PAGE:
While I don’t believe that the Indians ever attacked the Hardy’s property again, their friend’s property was attacked and unfortunately, Ethel had stayed the night!

The Hardy’s were delivered the message via messenger and of course were distressed. However, they began to hope that terrible as it would be, Ethel had been carried off alive.

They recruited men to help them recapture Ethel from the Indians. After some hardships, the men found a signal left by one of the Indians who was on good terms with the Hardy family as they had saved his life. The signal found, they located the Indian village where Ethel was located; and with the help of the kind Indian, recaptured Ethel.

Now, when it was found out that Ethel was the daughter of the “white Chief,” anger ensued towards her. This was probably because of the loss of lives which the Hardys had in protection for themselves, reaped upon the Indians.

However, before they could kill her or even really torture her, she was saved by the Indian and two others whose lives had been spared by her family.

While they had rescued Ethel, the rescue operation had caused a bit of a stir (a bit?). A fight followed in which many died – including the death of two of their comrades. There were also many wounded, and Charley had the side of his face completely laid open!

However, the group of rescuers were glad to have Ethel back. There were other changes that took place after the fight including the loss of the Indian leader and the election of the Raven (the Indian who had saved Ethel’s life) to the position of leader. This caused the Indians to become on good terms with the Hardys.

The Hardys, now much older than they were when they arrived (and a good bit wealthier) made plans. These plans included that the girls and their Mother would leave to go back to England. Two years later Frank followed them and made England his permanent home, although he may have come back from time-to-time to visit Charley and Hurbert (who were now running the estancia). As time went on, all four of the children, who had now become young adults, were married.  Eventually, Charley settled down into the life of a country gentlemen; Hurbert’s income was sufficient for his wants and he became a member of a number of scientific societies; Maud married a man by the name of Mr. Cooper; and Ethel married a rising barrister in London.

All in all, the decision to move to South America was a profitable one and one that changed their lives for the better!

I will end with a quote from the book:

“The girls are very happy with the men of their choice; and Mr. and Mrs. Hardy have always some of their children or grandchildren staying with them, and often amuse the young ones with tales of how their fathers or mothers fought the Indians on the pampas of South America.”


20,000 Leagues Under The Seas Book Report

Lesson 45

“Nature’s creative power is far beyond man’s instinct of destruction.”
― Jules Verne

Do you like the sea? If so, do you think you would still think it as amazing if you were forced to spend 43, 200 miles or 69523.6608 kilometers under the sea? Well, today I am doing a book report on 20,000 Leagues Under the Seas.

Now, some people may think that it is 20,000 Leagues Under the Sea (No plural). Actually, according to my sources, it is plural: 20,000 Leagues Under the Seas. The book starts out with a Professor (his name being Pierre Aronnax) and his man-servant, Conseil. The Professor is invited to pursue a mysterious sea creature which had been threatening man-kind. During the pursuit they meet a Canadian called Ned Land (who at times can be rather tempered). Unfortunately, the Professor ends up overboard, and Conseil (being the good manservant he was) follows after his master. They later find out that Ned Land, too, had ended up overboard. They then found that the mysterious creature they had been searching for was underneath them. They found that it was not a creature at all. In fact, it was a submersible. The three men were then captured by men from inside the submersible; and so, the trio began their imprisonment. I won’t finish the summary as you should read it and find out for yourself how they executed their escape and how their lives were changed by their journey of 20, 000 leagues under the seas (approximately 43, 200 miles or 69523.6608 kilometers).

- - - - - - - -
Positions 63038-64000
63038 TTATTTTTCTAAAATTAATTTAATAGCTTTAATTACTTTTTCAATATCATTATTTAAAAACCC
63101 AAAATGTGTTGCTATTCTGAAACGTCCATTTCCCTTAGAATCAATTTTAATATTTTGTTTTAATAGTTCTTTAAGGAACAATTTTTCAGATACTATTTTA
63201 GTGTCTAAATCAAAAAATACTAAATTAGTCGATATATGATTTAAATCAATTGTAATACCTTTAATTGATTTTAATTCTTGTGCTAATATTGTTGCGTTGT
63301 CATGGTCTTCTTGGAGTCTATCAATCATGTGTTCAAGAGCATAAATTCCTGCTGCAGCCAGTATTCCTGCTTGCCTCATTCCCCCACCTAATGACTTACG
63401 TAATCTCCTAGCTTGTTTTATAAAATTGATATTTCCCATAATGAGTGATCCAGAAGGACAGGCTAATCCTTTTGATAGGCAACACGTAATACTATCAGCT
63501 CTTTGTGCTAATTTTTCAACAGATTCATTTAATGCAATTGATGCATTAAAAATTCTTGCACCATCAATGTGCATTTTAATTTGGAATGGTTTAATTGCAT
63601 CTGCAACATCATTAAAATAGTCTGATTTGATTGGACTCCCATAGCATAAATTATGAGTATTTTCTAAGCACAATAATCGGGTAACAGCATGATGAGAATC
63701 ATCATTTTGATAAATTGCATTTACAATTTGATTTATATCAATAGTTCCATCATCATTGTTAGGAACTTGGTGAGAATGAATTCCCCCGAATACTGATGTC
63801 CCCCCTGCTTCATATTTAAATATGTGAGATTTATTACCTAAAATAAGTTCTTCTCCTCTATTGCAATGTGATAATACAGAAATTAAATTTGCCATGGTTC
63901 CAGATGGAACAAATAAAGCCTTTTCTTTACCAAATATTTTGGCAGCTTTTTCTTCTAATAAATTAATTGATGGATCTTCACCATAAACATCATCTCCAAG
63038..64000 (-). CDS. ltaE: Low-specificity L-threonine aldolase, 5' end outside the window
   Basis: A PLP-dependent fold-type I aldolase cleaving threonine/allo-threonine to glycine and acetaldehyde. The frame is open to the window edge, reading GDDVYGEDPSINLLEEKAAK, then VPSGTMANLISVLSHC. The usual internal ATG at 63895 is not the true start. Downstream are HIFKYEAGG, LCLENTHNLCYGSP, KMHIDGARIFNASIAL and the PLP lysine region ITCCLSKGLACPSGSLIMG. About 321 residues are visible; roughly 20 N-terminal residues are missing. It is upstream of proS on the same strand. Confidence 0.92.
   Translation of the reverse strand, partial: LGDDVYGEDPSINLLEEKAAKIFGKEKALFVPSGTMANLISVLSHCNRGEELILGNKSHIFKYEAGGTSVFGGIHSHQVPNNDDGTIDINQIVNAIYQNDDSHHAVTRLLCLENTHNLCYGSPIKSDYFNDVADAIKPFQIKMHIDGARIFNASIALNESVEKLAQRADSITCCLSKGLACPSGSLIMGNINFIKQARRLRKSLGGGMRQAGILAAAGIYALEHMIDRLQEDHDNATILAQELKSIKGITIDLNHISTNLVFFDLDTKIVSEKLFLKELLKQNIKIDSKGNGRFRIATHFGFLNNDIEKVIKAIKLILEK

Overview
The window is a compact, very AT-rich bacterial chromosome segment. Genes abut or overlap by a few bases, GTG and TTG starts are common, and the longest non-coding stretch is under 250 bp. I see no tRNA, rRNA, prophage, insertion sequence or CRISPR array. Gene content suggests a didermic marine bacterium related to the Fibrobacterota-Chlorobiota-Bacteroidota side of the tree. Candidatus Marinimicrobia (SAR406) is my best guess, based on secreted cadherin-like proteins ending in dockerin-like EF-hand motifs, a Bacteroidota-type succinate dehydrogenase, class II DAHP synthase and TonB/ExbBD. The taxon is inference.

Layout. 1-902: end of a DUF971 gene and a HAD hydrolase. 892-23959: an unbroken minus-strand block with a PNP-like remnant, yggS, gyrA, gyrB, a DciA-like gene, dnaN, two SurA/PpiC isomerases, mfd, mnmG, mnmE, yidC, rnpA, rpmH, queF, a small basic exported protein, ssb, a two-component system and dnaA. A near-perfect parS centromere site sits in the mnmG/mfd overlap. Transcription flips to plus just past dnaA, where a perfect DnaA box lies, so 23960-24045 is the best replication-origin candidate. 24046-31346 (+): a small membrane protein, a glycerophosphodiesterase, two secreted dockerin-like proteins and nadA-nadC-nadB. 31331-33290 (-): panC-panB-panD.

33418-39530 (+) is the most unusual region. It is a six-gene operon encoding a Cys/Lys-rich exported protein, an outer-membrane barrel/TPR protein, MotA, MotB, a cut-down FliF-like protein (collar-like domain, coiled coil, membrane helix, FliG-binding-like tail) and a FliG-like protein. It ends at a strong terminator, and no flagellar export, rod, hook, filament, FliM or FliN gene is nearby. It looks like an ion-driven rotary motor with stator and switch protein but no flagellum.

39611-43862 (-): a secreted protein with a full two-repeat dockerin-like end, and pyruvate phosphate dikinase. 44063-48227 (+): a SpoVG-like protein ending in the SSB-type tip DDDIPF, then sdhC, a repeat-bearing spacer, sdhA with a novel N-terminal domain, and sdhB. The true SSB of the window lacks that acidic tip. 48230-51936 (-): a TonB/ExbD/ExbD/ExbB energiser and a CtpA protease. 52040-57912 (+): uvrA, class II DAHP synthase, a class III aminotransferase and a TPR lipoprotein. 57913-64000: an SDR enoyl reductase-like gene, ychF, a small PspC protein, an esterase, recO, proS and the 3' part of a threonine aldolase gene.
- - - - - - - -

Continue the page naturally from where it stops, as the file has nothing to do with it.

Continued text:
Today I will be comparing two of the characters in the story – Counseil and Captain Nemo.

As already mentioned, Conseil was Professor Aronnax’s very obedient manservant. The young man was about 30 years old and rarely, if ever, did he give advice to his master. He was a hard working man, was rarely tossed about by life’s sudden waves, and was very skillful with his hands. However, though he was usually efficient in everything he did, he comically, only addressed his master in the third person. He had extensive knowledge as to the classification of sea creatures, however, could not name the creatures themselves very well.

Captain Nemo was the leader of his band of under-water sea pirates. He had an extraordinary hatred for some of mankind, and so, he distanced himself from humanity except when wanting to enact revenge. In fact, he generally seemed misanthropic. He did not talk much about his past life with his prisoners and was addressed as Captain Nemo (Nemo means something to the effect of: No one). He could speak several languages and seemed to be a very educated man, but was rather secretive concerning his past.

Captain Nemo and Conseil are similar because they both liked the sea.

They are different, however, because although they both had masters, Captain Nemo’s master was the hatred for man-kind, whereas Conseil’s master was a good human.

In conclusion, Conseil and Captian Nemo are similar because they both like the sea. However, they had very different masters.




The book 20,000 Leagues Under The Seas

Photo Credits:

Pinterest: https://www.pinterest.ca/pin/466404105159302518/